Will studying music make a difference in my child’s I.Q. or his or her scores on the math SAT or produce the next Bill Gates or Thomas Edison? Pythagoras would have answered, “yes”, having considered music one of the four branches of mathematics. Music was played prehistorically; music was a necessary part of being educated in Europe for centuries; and, until the recent siege of budget cuts, music was required in almost every school curriculum through eighth grade. While everyone thought that music was good for children, few considered that it could have an impact on how well a child might perform in other areas of academic studies. Then, in the latter part of the 20th century, neurologists began to discover a correlation between music and spatial reasoning, namely, the ability to perceive the visual world accurately, form and transform mental images of physical objects, and recognize variations of objects-all very necessary for chess, higher mathematics, IQ tests and the ERB!
Music is ordered patterns of sounds. The decoding of music is actually a highly complex brain function, which consists of neural firing patterns organized in a highly structured spatial-temporal code over large regions of the cortex for some tens of seconds (Boettcher et al., Mathematics and Music, 1995). The provocative studies by Frances H. Rauscher and others at the University of California Irvine postulated that music and higher cognitive functions share these same neural highways. The questions became, could listening to or studying music set up “highways” in the brain along which other her brain functions could travel as well.
The first proactive study, performed by Rauscher in 1993, postulated that perhaps there was not simply a correlation between spatial reasoning and music but a casual relationship. The experiment required a group of undergraduate students to take three sets of spatial reasoning tasks on a standard IQ test. Each set of spatial reasoning tasks was preceded by (1) listening to Mozart’s Sonata for Two Pianos in D Major, K. 448, for 10 minutes, (2) listening to a relaxation tape, or (3) silence. All 36 students participated in all three listening conditions. When translated into the actual spatial IQ scores, they were 119, 111 and 110, respectively. In short, listening to Mozart increased their performance 9 points on an IQ test.
Surprising as the results of Rauscher’s IQ studies were, the effects of listening to Mozart were only short-term. Having proved fundamental causality between math and music, the researcher now questioned whether it was possible to affect the brain’s ability to think spatially more permanently. If musical study is applied at a time when a child’s brain is still maturing, perhaps music could have a permanent effect upon a child’s ability to reason spatially, or, as the researchers put it, “to provide long-term enhancements of nonverbal cognitive abilities.”
Thirty-three children, ages 3 years to 4 years, from Los Angeles County preschools were studied for nine months. One half was used as a control group, and the other half was given music lessons for eight months. The training consisted of weekly 10 to 15-minute private electronic keyboard lessons, daily supervised practice periods, and daily 30-minute group singing sessions. The five tests administered at the conclusion of the eight months were the spatial reasoning portions from the Wechsler Preschool and Primary Scale of Intelligence-Revised and the Stanford-Benet Intelligence Scale. The group of children who had studied music for eight months scored significantly higher on the object assembly tasks, where they were shown pieces of a puzzle and told to put them together to make something as fast as they could. The tasks required that a child form a mental image and then orient physical objects to reproduce that image. In the other four tasks, where children were given solid objects or drawings to match or copy, requiring no mental image, there was no difference between the group that had musical training and the control group that had not.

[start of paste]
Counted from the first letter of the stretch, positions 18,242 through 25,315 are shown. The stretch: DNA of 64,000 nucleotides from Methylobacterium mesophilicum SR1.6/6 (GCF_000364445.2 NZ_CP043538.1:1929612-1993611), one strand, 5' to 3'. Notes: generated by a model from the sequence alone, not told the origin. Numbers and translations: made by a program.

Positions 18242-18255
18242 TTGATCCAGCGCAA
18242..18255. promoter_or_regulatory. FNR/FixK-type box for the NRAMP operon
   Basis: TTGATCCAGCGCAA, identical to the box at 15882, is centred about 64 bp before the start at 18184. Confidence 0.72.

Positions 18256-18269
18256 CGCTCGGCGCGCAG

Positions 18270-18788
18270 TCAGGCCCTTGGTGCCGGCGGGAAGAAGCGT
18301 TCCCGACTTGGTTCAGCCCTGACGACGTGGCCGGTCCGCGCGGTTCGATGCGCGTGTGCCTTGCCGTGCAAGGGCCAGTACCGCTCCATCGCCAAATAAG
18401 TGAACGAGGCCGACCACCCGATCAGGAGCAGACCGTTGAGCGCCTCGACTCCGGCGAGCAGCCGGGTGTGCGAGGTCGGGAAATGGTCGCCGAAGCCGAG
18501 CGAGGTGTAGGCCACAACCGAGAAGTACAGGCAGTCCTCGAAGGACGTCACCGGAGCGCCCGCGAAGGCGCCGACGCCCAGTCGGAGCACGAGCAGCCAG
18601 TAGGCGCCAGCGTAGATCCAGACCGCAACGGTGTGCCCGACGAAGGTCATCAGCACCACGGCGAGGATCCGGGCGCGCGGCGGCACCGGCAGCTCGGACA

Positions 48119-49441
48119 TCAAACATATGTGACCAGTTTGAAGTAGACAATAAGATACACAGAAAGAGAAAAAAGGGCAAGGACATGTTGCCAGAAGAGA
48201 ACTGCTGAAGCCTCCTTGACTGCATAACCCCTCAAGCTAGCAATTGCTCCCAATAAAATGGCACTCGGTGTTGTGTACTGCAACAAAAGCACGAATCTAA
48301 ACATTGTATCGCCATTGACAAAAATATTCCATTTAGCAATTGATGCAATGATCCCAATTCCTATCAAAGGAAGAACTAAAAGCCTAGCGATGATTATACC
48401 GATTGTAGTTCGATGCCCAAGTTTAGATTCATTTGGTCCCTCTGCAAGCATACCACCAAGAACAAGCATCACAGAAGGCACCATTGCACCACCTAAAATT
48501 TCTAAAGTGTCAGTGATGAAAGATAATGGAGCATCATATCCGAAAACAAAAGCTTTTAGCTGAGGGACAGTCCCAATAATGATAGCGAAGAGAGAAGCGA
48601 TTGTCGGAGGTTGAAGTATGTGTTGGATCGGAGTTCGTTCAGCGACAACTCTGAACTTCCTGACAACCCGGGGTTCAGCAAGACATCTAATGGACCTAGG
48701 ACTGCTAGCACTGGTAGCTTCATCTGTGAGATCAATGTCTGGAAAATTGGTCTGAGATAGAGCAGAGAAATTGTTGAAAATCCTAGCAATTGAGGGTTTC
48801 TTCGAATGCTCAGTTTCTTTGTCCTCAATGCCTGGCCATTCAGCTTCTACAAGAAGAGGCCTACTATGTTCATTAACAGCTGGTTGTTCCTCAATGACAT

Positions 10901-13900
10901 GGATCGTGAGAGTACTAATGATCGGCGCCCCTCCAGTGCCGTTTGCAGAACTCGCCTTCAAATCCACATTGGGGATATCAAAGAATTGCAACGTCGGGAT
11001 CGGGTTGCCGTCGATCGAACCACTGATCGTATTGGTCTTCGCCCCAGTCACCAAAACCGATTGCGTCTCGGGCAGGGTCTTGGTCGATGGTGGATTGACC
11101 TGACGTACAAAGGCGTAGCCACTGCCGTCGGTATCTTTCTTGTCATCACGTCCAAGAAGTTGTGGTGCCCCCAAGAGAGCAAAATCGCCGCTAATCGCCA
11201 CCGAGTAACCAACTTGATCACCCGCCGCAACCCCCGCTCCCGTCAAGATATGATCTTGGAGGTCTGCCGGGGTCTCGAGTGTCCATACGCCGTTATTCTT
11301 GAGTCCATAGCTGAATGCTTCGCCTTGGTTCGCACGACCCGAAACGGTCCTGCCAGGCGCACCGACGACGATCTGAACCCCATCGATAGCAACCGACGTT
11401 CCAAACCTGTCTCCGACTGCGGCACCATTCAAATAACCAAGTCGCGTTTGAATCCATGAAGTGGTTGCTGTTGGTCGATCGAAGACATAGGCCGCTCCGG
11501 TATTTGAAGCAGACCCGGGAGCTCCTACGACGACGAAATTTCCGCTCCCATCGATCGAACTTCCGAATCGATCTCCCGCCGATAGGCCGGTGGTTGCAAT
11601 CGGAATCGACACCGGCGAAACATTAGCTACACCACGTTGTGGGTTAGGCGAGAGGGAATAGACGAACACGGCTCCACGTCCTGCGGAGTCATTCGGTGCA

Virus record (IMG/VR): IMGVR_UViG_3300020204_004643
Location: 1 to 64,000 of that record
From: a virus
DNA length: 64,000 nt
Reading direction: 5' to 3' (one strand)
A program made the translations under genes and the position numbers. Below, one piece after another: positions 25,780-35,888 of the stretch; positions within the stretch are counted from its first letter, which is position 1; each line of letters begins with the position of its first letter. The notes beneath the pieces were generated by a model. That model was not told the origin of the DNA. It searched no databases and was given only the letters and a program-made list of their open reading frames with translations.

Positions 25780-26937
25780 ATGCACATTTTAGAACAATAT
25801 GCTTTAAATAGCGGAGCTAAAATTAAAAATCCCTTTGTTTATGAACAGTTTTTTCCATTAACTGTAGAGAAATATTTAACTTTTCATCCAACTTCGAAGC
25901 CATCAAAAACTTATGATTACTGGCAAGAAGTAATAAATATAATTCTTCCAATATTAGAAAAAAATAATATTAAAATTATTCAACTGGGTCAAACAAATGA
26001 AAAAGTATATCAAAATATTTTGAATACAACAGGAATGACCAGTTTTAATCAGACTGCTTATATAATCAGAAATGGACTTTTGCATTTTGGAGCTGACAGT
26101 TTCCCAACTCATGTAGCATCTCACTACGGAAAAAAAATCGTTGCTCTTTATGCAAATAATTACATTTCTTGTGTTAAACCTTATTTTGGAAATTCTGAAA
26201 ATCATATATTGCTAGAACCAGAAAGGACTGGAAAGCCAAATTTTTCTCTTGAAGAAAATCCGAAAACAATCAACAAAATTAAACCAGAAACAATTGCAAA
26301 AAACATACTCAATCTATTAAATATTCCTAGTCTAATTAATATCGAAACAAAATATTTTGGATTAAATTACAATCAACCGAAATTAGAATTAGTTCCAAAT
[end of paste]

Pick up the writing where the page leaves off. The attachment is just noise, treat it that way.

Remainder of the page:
These studies have validated what many of us have felt for years: music study is good for kids. It is good for them socially, it is good for them physically, it is good for them intellectually. Electronic keyboards sell for as little as $25. Buy one for your child and let him or her have fun! And listen, listen, listen. Remember Mozart will actually make you think better.
It is interesting to note that listening to minimalist or rhythmically repetitive music, such as that by Philip Glass, did not enhance spatial task performance; so listening to heavy metal or rap will not help your child’s spatial reasoning. Similarly, listening to an audio taped short story did not facilitate spatial reasoning; the TV is not helpful either! Many mathematicians from the mathematics faculty at UC Irvine, when interviewed, stated that they could do lower-level math with music on but found classical and baroque music virtually impossible to listen to while doing their research. This is probably because these use the same areas of the brain.